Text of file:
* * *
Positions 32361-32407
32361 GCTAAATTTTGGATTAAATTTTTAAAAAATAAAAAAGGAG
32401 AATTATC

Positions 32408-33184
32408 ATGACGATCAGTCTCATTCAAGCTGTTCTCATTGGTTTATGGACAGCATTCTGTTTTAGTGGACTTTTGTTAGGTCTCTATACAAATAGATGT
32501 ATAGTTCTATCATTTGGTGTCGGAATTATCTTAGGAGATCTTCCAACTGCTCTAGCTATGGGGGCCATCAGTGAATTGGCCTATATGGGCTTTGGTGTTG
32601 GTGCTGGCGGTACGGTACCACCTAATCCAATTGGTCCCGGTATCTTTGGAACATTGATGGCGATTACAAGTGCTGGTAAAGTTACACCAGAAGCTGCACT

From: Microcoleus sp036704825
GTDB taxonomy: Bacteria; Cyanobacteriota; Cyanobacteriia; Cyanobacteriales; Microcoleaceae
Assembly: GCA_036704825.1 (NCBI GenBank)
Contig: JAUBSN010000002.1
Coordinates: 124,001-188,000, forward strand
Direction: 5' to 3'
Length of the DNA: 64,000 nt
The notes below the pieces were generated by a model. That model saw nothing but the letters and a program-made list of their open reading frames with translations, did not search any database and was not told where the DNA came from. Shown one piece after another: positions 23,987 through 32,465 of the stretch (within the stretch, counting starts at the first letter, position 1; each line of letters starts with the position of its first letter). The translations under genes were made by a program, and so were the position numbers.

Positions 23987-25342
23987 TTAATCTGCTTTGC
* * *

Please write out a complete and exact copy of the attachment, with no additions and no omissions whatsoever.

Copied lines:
Positions 32361-32407
32361 GCTAAATTTTGGATTAAATTTTTAAAAAATAAAAAAGGAG
32401 AATTATC

Positions 32408-33184
32408 ATGACGATCAGTCTCATTCAAGCTGTTCTCATTGGTTTATGGACAGCATTCTGTTTTAGTGGACTTTTGTTAGGTCTCTATACAAATAGATGT
32501 ATAGTTCTATCATTTGGTGTCGGAATTATCTTAGGAGATCTTCCAACTGCTCTAGCTATGGGGGCCATCAGTGAATTGGCCTATATGGGCTTTGGTGTTG
32601 GTGCTGGCGGTACGGTACCACCTAATCCAATTGGTCCCGGTATCTTTGGAACATTGATGGCGATTACAAGTGCTGGTAAAGTTACACCAGAAGCTGCACT

From: Microcoleus sp036704825
GTDB taxonomy: Bacteria; Cyanobacteriota; Cyanobacteriia; Cyanobacteriales; Microcoleaceae
Assembly: GCA_036704825.1 (NCBI GenBank)
Contig: JAUBSN010000002.1
Coordinates: 124,001-188,000, forward strand
Direction: 5' to 3'
Length of the DNA: 64,000 nt
The notes below the pieces were generated by a model. That model saw nothing but the letters and a program-made list of their open reading frames with translations, did not search any database and was not told where the DNA came from. Shown one piece after another: positions 23,987 through 32,465 of the stretch (within the stretch, counting starts at the first letter, position 1; each line of letters starts with the position of its first letter). The translations under genes were made by a program, and so were the position numbers.

Positions 23987-25342
23987 TTAATCTGCTTTGC